Secondly, let’s talk “GM Wheat.” Note: No genetically engineered (GE) wheat varieties have been approved for commercial production in the United States or elsewhere in the world. A few months ago, glyphosate tolerant wheat was discovered in an Oregon field. This incident has only served to fuel the fire of controversy around GMOs. APHIS launched an official investigation and provides an update on that investigation here and Biofortified provides an overview at: “Get the scoop on GMO wheat in Oregon.”
From 1998 to 2005, Monsanto was authorized to field test glyphosate tolerant wheat in 16 states and Syngenta has an ongoing program of field trials aimed at delivering a “GE” variety of wheat to the market as well. So, even if Kraft wanted to make its product(s) with GE wheat, it couldn’t. GE wheat is not available on the market. This makes the information on Label 1 (above) inaccurate and grossly misleading. The FDA reviewed Monsanto’s glyphosate tolerant wheat back in 2004 and determined that there was no food safety risk associated with the crop variety.
So, what is the real concern here? MISLEADING LABELS.
The case of Kraft Mac’n'Cheese in the UK would suggest that the EU watchdog is asleep at the wheel. Retailers can and do, with apparent impunity, attach a variety of inconsistent and misleading or false labels to a host of imported goods. These labels contain anything from simple spelling errors, to omissions, to completely inaccurate information. I think that we can all agree that creates an incredible amount of confusion for the consumer and does little to incite product confidence. Another unfortunate by-product of this kind of ‘fuzzy’ labeling is that it provides the perfect opportunity for the ‘food police’ to move in and work their own kind of ‘craft’. They can quickly spin stories (such as here and here) to manufacture controversy where none exists.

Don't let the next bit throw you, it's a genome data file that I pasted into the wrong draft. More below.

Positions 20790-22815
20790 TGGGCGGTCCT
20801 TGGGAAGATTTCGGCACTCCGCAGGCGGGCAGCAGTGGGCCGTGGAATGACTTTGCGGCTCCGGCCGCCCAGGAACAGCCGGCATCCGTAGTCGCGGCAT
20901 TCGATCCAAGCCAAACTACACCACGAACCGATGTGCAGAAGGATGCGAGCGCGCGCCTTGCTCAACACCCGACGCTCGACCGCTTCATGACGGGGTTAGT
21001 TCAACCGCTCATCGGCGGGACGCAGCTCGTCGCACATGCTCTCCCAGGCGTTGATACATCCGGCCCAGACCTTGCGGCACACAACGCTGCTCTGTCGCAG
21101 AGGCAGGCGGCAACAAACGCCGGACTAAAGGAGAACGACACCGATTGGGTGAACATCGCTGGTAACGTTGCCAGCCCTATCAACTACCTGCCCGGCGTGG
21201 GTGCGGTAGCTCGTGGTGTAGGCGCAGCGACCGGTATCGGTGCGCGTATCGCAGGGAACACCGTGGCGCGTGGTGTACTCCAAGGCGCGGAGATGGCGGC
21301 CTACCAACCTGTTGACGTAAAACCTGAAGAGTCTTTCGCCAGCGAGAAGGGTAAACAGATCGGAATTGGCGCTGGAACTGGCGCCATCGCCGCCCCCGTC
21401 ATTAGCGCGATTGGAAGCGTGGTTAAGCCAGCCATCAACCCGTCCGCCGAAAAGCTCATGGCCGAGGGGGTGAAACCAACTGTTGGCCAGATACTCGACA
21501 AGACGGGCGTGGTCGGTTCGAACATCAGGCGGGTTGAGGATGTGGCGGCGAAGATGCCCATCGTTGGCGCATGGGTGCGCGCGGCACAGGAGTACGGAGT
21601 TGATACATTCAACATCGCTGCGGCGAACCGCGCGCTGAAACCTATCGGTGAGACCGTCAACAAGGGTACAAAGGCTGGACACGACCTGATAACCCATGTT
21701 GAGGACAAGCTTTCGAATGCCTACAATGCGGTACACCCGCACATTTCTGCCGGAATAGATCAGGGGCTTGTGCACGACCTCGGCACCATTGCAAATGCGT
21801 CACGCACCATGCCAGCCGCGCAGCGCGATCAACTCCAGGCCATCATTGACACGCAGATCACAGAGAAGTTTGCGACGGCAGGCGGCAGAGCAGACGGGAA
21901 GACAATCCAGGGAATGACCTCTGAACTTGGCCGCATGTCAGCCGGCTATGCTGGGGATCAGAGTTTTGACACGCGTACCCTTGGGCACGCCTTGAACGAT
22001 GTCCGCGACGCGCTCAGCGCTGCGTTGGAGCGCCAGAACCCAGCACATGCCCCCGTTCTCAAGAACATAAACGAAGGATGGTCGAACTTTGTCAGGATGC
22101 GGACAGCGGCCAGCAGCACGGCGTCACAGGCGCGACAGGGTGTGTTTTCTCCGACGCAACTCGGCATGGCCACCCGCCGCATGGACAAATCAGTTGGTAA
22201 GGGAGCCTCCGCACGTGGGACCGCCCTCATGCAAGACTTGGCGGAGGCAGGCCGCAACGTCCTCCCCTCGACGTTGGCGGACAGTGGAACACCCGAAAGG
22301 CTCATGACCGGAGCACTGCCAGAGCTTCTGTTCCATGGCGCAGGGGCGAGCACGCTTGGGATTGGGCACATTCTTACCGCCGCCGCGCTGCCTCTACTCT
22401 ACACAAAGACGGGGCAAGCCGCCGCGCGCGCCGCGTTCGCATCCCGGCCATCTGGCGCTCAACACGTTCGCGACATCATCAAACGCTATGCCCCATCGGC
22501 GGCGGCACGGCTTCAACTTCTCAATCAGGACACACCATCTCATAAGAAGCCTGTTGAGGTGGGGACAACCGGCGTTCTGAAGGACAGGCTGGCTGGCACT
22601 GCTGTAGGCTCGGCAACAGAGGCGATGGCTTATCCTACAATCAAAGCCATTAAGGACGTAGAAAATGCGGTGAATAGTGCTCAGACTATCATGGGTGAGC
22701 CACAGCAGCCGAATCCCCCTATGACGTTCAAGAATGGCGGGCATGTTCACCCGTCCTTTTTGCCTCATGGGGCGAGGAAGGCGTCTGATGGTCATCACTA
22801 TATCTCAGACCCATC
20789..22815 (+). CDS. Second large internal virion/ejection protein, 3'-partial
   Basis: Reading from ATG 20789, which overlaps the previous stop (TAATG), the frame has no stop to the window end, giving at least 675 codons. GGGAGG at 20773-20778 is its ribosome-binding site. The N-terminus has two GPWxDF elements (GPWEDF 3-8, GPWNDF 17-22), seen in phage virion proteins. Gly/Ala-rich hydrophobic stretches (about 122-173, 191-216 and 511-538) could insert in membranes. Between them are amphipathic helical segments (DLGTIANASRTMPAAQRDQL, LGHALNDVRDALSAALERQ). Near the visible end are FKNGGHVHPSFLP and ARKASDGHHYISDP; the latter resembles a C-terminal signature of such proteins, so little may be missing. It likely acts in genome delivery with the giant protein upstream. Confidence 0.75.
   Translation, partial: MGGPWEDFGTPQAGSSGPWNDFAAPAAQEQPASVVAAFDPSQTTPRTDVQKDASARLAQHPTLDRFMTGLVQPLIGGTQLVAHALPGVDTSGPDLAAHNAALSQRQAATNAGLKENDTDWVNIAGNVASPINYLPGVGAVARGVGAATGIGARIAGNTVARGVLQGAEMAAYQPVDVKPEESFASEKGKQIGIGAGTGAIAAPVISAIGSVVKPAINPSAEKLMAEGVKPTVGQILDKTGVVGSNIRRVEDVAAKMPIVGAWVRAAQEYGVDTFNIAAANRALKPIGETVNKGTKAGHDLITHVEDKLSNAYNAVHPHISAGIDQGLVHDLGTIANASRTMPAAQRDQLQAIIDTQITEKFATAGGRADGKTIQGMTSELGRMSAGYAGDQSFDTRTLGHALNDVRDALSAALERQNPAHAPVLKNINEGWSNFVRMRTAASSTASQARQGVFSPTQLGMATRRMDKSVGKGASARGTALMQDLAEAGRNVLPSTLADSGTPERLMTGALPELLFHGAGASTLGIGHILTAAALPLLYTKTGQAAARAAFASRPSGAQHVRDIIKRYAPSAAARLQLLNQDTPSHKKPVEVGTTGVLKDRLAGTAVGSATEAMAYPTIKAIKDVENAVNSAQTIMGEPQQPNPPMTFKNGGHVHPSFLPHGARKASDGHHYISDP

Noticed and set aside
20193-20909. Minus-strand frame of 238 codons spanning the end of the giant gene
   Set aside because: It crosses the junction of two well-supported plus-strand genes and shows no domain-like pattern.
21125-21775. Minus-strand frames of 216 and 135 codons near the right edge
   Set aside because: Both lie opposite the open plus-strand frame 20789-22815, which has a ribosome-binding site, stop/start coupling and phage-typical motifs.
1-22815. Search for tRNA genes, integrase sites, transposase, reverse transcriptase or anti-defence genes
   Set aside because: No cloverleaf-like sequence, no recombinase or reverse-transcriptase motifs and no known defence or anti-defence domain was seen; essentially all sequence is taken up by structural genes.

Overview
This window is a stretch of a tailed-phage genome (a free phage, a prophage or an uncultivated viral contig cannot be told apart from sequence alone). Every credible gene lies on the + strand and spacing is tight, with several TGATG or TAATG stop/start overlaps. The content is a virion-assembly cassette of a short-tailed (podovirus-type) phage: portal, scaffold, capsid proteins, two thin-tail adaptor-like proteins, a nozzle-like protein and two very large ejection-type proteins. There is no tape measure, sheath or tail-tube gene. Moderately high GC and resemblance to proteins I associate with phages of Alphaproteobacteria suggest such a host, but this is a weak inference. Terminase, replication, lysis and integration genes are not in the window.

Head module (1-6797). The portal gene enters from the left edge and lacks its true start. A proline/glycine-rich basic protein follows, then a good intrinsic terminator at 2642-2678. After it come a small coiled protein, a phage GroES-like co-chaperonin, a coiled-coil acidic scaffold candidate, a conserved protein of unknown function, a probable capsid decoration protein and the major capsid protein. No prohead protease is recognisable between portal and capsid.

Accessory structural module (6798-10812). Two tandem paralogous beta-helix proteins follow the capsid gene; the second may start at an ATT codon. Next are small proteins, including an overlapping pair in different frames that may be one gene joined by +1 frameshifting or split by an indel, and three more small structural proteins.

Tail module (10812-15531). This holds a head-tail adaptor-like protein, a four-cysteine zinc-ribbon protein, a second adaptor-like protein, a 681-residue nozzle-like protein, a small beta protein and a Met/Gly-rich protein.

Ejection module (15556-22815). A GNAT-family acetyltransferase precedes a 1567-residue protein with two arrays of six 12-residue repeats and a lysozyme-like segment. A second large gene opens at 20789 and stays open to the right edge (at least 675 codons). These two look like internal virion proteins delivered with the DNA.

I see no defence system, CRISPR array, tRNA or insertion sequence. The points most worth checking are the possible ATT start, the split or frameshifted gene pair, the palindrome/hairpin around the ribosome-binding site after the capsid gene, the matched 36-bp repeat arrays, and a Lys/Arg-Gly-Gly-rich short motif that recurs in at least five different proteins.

Needless to say, the recent discovery of GE wheat in Oregon, in combination with the controversy of the ‘Kraft’ label issue, only serves to fuel the fire of controversy and raises questions about the safety of GE wheat (and GMO food more broadly). There is a push for labeling of GMOs. Yet, the scientific evidence affirms that GMO foods on the market today are indistinguishable from foods produced through traditional methods. Therefore, labeling GMO foods would be misleading for consumers and labels, by law, cannot be misleading. In fact, they only serve to “intensify misconceptions…” There are other implications as well, including costs that will be passed along to the consumer. If people wish to avoid GMO foods, they can choose to buy USDA organic (and bear the higher costs their choices impose, rather than imposing the costs on all the rest of us).
The bottom line? Your Kraft Mac ‘n Cheese is safe to eat. What is not so clear are the labels that exist and may be imposed on your consumptive products. I think the main take-away here is that labels can be powerful and influential tools but not, necessarily, in a good way. As a consumer I want nutritional and other information about the food that I buy. But I want accurate and meaningful information. Don’t you?
Note: This is an updated and edited version of a post that previously appeared at Cami Ryan blog.
Get 6 bi-monthly digital issues
+ 1yr of archive access for just $9.99